Top News

Summerside council presents budget preview with debt management a priority

Finance Chairman Frank Costa delivering the 2016 budget address for the City of Summerside earlier Monday, Feb. 8.
Finance liaison, Deputy Mayor Frank Costa, delivered the 2018 budget preview Monday, Jan. 29. - SaltWire Network

Finance liaison with the city, Coun. Frank Costa, presents budget 2018 preview to public today

SUMMERSIDE, P.E.I. – The City of Summerside's Deputy Mayor and finance liaison, Frank Costa, is presenting the city's budget 2018 preview at city hall today (Monday) at 12 noon. The presentation in council chambers at city hall is open to the public.

Following is his complete address:

INTRODUCTION

A. Welcome

I would like to welcome you all and thank you for attending this budget 2018 preview.

The City of Summerside’s top priority in budget development is service to our residents, and making our community a great place to live, work and raise a family.

One key to our success is our devoted, capable and hardworking staff. Often, they go above and beyond the call of duty, whether it’s to fix a water main break on a Sunday morning or to pitch in to help restore electric power to other parts of the Island in the cold and dark, or to volunteer their personal time to assist local groups and charities.

I also would like to extend my sincere appreciation to my colleagues on City Council.  As we come into the last year of our current term, it is an ideal time to pause and reflect on our many accomplishments, not only in this past year, but since we took office in 2014.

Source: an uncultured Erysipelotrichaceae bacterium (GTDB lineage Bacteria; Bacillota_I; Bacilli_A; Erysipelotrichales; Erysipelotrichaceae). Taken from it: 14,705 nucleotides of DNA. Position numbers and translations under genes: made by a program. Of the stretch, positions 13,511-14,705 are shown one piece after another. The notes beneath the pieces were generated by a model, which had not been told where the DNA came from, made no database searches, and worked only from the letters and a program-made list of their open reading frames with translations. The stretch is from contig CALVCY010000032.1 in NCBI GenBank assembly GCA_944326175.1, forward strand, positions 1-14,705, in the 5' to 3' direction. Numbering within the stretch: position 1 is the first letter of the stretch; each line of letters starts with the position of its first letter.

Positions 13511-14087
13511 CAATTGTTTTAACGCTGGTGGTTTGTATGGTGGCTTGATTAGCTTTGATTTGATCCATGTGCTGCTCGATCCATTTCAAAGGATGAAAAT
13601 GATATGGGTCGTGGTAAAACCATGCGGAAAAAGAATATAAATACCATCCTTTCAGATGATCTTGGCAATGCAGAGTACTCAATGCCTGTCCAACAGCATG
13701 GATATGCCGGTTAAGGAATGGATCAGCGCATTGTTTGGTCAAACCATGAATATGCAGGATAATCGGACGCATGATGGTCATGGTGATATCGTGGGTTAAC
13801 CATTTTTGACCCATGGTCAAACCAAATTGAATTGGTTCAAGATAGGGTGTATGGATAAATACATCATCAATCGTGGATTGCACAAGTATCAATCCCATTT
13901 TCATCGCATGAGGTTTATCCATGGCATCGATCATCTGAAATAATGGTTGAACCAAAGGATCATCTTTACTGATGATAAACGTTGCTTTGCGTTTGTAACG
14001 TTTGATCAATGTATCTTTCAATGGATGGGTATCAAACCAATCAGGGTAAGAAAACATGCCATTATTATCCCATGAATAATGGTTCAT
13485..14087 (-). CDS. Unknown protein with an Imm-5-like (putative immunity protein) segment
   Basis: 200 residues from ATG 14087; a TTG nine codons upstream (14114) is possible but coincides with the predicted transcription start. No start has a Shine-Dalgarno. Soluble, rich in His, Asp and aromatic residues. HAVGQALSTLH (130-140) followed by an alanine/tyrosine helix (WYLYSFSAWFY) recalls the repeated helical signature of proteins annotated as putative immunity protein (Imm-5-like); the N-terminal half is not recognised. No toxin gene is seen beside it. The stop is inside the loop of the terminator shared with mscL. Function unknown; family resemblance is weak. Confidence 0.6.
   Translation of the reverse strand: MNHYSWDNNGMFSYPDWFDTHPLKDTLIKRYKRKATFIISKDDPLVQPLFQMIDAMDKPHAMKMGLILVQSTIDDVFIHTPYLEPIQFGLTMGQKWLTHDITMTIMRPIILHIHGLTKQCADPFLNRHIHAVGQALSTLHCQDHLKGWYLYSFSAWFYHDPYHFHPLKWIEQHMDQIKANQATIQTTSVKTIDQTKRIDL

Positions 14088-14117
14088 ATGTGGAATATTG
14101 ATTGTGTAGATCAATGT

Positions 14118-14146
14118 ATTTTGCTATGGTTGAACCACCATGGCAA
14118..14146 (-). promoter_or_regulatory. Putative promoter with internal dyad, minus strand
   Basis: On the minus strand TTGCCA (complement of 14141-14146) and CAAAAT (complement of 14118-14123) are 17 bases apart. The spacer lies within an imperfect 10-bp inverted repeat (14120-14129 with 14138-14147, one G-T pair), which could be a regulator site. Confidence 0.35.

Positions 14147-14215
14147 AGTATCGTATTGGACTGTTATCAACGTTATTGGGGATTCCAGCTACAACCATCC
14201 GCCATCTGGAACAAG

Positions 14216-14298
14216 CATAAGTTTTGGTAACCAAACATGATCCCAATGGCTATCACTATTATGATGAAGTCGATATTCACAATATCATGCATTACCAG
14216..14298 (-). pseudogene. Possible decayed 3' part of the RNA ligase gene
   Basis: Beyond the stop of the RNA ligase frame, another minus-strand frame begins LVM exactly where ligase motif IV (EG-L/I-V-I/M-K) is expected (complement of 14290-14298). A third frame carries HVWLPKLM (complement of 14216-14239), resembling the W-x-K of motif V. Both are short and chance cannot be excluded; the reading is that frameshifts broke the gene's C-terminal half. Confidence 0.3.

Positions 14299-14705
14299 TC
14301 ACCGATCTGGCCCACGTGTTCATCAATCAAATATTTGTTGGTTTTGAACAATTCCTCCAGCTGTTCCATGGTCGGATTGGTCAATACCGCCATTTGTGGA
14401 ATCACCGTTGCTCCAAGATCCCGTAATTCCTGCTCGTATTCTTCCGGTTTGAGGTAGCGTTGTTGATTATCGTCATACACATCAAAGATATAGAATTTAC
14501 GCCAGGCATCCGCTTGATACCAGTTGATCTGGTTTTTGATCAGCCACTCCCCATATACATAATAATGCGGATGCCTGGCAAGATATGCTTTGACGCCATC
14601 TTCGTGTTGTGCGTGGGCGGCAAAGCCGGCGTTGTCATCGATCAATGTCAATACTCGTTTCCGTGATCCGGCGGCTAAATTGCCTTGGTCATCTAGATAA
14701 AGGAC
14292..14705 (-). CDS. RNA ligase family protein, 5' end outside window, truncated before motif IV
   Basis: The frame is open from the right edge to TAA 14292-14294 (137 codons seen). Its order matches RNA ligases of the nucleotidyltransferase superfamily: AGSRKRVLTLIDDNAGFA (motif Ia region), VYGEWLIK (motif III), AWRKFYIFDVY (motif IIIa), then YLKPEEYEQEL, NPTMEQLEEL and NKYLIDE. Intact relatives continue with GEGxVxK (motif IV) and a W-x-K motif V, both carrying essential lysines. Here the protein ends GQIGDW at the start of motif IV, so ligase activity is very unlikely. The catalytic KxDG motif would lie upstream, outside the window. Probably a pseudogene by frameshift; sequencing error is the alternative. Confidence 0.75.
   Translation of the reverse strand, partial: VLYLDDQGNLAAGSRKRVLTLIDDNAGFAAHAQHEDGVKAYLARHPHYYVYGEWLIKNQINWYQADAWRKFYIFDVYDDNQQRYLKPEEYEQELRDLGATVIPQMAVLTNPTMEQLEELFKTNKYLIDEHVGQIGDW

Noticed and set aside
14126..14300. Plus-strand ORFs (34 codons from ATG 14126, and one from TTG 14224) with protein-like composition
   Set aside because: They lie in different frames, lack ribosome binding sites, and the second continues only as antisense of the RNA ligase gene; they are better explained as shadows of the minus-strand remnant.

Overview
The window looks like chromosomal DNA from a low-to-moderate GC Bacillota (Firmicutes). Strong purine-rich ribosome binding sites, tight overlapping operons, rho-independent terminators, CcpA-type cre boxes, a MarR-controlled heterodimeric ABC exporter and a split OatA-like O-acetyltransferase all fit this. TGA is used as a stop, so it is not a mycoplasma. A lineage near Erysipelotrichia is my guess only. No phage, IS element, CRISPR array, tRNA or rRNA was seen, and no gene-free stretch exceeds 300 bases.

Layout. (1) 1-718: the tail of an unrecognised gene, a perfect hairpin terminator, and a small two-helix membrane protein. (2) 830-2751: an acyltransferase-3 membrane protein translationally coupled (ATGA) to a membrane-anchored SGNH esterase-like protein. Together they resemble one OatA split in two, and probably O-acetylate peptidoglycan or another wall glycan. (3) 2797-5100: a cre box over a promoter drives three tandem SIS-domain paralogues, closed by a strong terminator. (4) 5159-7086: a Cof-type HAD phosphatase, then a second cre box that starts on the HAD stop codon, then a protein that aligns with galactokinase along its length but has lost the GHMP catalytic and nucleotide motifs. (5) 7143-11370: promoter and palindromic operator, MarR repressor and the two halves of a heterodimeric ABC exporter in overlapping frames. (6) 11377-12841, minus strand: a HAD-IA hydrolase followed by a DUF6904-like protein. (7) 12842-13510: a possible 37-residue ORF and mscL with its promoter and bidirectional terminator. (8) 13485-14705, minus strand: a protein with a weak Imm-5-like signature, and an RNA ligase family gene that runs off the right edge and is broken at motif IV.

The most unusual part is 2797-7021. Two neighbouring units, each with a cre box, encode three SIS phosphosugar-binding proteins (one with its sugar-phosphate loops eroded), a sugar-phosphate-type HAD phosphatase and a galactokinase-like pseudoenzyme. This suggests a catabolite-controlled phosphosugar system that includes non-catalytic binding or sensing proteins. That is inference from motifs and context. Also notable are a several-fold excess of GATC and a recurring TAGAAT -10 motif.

With that in mind, one theme for this year’s Budget is one of transition.  There has been and will continue to be much change not only within the City, but across our great province as well.   It is about evolving and adapting to meet the needs of our community. But it’s also about building on recent successes of our great City by capitalizing on opportunities as they arise.

B. The Year that’s Past

For example, this past year has seen the City enter into a partnership with a world-class organization, Samsung Energy Services to implement a solar energy project and help reduce the City’s carbon footprint.  In addition, just recently, the City engaged Honeywell Inc. to help us reduce our energy consumption and to further capitalize on the expertise of this organization well into the future. These energy related programs are proactive, anticipating the impacts that the coming carbon tax will exert on all of us.

Thanks to the tireless efforts of our Mayor and my Council colleagues, we are on the verge of other economic opportunities for our City and the region, which build on our strengths in areas such as energy generation and renewal.

In the spirit of enhancing openness and transparency, the City once again held pre-budget consultations with residents and the business community.

The input and insights received from these involved citizens has a meaningful connection to the main themes of the budget we’ll be following for 2018. Councillors and staff made frequent references to the survey results during their deliberations.

This participatory process is an important building block for more public discussion in the future on a whole variety of issues for the municipality. It reinforces our Council’s ongoing commitment to enhanced transparency and accountability.

C. The Year to Come

As it is with all municipal councils, our Council has had to make difficult choices in the face of competing demands for scarce resources.

The most objective way to do this is use agreed-upon principles and priorities as a foundation for making the choices that need to be made.

One such principle is sustainability.

Citizens have also told us that debt management, economic development, operational efficiencies, and infrastructure are major priorities.